I’ll take MHD over any of them. MHD calls his style “Afro-trap.” It’s supposed to be a fusion of African music and trap, but there’s really almost no trap in there, at least not in the Gucci Mane/Waka Flocka Flame sense. (Maybe he means trap in, like, the Baauer sense?) Really, the music MHD makes is joyous, ebullient globalist dance-rap, music where you don’t have to understand more than the occasional word — “Un selfie!” “C’est la Champions League!” — to hear how he’s flexing. As a rapper, MHD is nimble and graceful. But without understanding the language, his real gifts are his hooks and his energy. His songs move. I haven’t been able to take them off repeat.

In recent years, two North American rap stars have made their biggest hits — “One Dance” for Drake, “Unforgettable” for French Montana — with songs that lean hard on Afrobeats, the exploding hybrid sound that’s been coming out of Nigeria in the past few years. Rap itself is incidental to both of those songs; Drake doesn’t rap on “One Dance,” and French’s verses on “Unforgettable” are nobody’s favorite things about that song. But a week-long YouTube dive into MHD has me thinking about what rap could do with the genre, especially in the hands of a rapper, like MHD, who grew up listening to both rap and African pop music. It also has me excited about the continuing possibilities of rap itself. There are whole worlds out there, entire sounds being birthed out of different fusions in different countries. And if you don’t happen to walk into the right club at the right minute, they might pass you by completely.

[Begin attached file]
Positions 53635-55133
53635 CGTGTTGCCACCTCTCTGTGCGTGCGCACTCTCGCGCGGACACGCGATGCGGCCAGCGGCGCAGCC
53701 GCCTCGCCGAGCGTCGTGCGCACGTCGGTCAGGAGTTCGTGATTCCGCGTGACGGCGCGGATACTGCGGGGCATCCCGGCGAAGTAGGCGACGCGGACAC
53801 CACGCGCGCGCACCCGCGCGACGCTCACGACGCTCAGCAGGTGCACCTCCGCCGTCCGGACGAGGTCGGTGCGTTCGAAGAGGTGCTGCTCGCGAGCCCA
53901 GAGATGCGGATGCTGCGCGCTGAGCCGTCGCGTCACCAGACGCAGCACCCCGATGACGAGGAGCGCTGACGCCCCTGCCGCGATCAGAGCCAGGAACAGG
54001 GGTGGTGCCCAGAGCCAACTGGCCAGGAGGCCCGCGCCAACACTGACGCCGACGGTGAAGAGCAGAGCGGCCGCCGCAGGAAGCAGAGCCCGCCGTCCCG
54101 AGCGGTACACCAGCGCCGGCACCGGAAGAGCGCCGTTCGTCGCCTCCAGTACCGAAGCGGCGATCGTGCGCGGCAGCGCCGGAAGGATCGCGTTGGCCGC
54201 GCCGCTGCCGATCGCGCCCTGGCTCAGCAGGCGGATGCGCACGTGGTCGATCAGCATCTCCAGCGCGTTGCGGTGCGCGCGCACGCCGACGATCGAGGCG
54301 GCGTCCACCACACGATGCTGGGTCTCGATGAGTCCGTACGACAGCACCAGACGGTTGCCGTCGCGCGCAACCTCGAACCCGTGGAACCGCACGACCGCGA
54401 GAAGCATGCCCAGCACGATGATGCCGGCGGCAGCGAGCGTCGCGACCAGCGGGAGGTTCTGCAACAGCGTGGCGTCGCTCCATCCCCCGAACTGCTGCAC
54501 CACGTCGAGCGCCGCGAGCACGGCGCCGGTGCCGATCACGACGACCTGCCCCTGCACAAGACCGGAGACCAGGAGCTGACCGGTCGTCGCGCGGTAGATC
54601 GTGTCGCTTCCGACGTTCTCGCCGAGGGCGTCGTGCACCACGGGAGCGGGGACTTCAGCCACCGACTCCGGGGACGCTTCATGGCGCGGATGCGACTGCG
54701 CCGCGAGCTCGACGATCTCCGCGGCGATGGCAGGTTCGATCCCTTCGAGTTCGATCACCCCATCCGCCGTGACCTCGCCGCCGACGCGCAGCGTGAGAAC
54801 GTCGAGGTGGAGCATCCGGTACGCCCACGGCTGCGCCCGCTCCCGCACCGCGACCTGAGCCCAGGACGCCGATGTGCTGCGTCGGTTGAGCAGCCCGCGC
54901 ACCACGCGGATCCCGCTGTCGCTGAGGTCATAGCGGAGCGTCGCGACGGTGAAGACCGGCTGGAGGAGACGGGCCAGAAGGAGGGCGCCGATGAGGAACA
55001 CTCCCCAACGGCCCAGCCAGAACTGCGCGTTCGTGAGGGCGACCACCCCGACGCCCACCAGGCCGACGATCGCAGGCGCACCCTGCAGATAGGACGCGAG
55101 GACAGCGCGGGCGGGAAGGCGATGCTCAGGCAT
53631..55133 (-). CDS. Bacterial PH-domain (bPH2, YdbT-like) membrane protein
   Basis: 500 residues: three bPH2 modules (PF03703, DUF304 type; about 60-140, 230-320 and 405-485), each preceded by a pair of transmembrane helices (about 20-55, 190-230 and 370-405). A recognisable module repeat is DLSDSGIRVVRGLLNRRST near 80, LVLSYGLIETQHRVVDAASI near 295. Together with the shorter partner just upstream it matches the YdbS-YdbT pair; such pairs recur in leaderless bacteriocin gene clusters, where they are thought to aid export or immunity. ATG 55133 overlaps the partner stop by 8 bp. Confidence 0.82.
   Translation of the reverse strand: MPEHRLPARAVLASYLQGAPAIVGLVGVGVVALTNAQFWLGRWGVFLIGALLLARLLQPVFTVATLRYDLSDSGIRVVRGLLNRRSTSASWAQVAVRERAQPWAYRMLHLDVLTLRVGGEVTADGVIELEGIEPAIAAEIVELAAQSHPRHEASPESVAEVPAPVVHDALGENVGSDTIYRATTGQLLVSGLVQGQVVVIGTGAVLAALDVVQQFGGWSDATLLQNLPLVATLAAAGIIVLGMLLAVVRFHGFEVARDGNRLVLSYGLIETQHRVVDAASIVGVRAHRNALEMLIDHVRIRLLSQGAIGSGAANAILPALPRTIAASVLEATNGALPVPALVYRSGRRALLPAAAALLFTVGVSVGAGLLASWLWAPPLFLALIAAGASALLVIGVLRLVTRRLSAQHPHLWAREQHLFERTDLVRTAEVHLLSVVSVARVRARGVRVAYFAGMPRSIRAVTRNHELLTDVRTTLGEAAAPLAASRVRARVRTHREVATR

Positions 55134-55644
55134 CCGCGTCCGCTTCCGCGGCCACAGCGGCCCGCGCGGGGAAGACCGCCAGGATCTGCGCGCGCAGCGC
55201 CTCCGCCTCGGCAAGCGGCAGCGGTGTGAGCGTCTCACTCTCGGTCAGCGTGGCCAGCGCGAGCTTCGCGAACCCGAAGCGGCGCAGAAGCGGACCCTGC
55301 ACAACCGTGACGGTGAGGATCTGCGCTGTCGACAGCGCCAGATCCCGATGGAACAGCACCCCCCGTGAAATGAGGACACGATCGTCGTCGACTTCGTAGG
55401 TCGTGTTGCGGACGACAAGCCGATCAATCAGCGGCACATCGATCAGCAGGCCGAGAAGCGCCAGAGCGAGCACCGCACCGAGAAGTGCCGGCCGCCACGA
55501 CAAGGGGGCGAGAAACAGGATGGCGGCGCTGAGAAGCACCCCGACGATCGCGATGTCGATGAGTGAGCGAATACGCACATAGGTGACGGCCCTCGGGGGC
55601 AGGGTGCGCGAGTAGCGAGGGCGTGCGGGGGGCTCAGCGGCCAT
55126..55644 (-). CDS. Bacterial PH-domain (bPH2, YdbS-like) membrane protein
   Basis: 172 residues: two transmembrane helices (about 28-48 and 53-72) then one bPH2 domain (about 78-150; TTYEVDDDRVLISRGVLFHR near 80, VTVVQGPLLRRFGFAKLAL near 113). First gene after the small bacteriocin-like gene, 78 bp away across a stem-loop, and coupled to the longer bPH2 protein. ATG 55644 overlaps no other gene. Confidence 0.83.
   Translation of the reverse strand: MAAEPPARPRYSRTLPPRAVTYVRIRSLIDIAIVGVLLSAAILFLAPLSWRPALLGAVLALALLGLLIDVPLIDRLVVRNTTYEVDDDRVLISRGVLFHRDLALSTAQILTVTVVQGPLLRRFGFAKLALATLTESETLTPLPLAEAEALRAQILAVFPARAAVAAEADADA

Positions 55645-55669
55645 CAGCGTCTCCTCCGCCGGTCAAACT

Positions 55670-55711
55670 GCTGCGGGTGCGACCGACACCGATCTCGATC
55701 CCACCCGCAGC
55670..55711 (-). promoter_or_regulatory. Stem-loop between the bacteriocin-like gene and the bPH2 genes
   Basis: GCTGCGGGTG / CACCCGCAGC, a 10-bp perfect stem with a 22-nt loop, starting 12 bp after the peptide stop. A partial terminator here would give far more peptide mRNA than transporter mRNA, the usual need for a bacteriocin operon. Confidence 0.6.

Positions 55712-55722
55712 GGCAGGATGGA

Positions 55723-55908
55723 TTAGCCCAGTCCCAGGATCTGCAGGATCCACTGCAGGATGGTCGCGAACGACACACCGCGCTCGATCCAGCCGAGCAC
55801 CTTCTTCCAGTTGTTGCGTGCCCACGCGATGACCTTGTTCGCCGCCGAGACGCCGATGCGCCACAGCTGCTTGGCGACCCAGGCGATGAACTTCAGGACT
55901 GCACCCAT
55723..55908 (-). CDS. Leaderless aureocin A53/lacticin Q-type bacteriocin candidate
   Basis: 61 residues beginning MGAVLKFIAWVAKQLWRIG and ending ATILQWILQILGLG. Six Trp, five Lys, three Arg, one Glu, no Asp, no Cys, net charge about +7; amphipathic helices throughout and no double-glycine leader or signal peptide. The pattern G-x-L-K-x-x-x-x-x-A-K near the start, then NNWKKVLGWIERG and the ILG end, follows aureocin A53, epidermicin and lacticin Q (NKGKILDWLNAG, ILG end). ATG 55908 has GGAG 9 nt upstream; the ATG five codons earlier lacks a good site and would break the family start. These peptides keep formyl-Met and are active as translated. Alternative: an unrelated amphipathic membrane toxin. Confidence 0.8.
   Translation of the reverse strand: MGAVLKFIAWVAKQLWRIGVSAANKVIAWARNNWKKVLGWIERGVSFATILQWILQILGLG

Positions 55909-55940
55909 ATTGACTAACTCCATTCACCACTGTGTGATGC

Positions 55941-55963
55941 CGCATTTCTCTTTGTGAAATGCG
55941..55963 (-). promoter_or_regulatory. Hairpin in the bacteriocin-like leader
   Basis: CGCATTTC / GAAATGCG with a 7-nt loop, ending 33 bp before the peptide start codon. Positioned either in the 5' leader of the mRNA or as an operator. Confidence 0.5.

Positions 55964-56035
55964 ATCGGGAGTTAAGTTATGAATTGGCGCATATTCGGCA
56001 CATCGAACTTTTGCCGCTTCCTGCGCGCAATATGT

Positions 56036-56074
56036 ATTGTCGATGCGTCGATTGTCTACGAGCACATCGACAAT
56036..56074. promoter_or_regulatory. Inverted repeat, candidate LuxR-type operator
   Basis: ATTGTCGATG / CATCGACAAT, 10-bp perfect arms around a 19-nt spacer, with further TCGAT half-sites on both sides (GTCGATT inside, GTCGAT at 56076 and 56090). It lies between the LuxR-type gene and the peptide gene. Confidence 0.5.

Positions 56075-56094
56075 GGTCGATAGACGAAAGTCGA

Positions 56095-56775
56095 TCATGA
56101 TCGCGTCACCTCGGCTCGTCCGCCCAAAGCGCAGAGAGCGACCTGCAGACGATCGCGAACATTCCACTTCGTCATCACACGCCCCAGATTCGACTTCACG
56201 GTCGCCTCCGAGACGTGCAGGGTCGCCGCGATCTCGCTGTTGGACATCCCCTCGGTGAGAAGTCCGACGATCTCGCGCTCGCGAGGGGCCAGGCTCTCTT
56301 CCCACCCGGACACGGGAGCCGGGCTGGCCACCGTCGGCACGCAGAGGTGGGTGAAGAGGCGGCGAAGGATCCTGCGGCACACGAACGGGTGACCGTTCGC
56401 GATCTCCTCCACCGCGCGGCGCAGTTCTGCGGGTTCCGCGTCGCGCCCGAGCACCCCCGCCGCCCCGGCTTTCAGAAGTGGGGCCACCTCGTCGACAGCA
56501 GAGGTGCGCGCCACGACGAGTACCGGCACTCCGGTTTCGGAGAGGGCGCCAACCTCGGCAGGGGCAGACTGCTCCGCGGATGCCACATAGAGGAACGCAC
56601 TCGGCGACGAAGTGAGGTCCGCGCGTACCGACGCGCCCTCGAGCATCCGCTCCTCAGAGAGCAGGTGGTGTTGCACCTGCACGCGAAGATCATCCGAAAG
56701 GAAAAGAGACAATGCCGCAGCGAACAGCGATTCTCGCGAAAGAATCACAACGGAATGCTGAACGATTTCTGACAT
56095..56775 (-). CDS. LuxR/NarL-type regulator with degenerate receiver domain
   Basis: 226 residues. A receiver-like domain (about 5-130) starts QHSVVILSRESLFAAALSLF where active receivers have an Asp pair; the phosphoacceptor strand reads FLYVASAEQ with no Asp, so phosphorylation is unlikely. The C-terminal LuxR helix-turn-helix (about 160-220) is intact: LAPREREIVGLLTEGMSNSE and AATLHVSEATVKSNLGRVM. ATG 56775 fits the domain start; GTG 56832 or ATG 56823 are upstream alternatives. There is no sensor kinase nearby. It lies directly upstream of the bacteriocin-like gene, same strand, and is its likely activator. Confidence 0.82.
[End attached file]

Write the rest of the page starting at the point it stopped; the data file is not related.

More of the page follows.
1. Post Malone – “Rockstar” (Feat. 21 Savage)
Sooner or later, all of us are going to have to confront the sad truth that we kind of like Post Malone. Imagine if anyone in a rock band was this passionate about being a rock star!

2. OMB Peezy – “Doin’ Bad” (Feat. YoungBoy Never Broke Again)
OMB Peezy is from Alabama, but he’s lived in Sacramento since he was 12. And in his self-assured, melodious honk, we can hear a near-perfect fusion of deep-South and Bay Area rap. His music just rolls. Watch this kid.

3. G-Worthy – “Never Miss”
I am going to have a hard time with the idea of Grimes’ half-brother being in a group with G Perico, the young king of old-school West Coast G-rap, but that’s my problem, not theirs. And anyway, this just goes. If you’re keeping score at home, that’s two tracks in a row with absurdly smooth Cardo-produced beats. Right now, as I’m typing this, there might not be a more consistent rap producer working.

4. Westside Gunn & Conway – “RIP Bobby”
This is nothing but brutal, merciless shit-talk, which makes it a fitting tribute to the best bad-guy color commentator in professional wrestling history.

5. Juicy J – “Freaky” (Feat. A$AP Rocky & $uicideboy$)
The scummy white skate kids in $uicideboy$ have made their name by playing around with the sound of early Three 6 Mafia, so it’s fun that Juicy J, one of the architects of that sound, has tapped them to produce a whole lot of his new mixtape. And it’s even more fun to hear these grimy motherfuckers attempting to do strip-club rap with the guy who, more than anyone this side of Too $hort, defines the genre.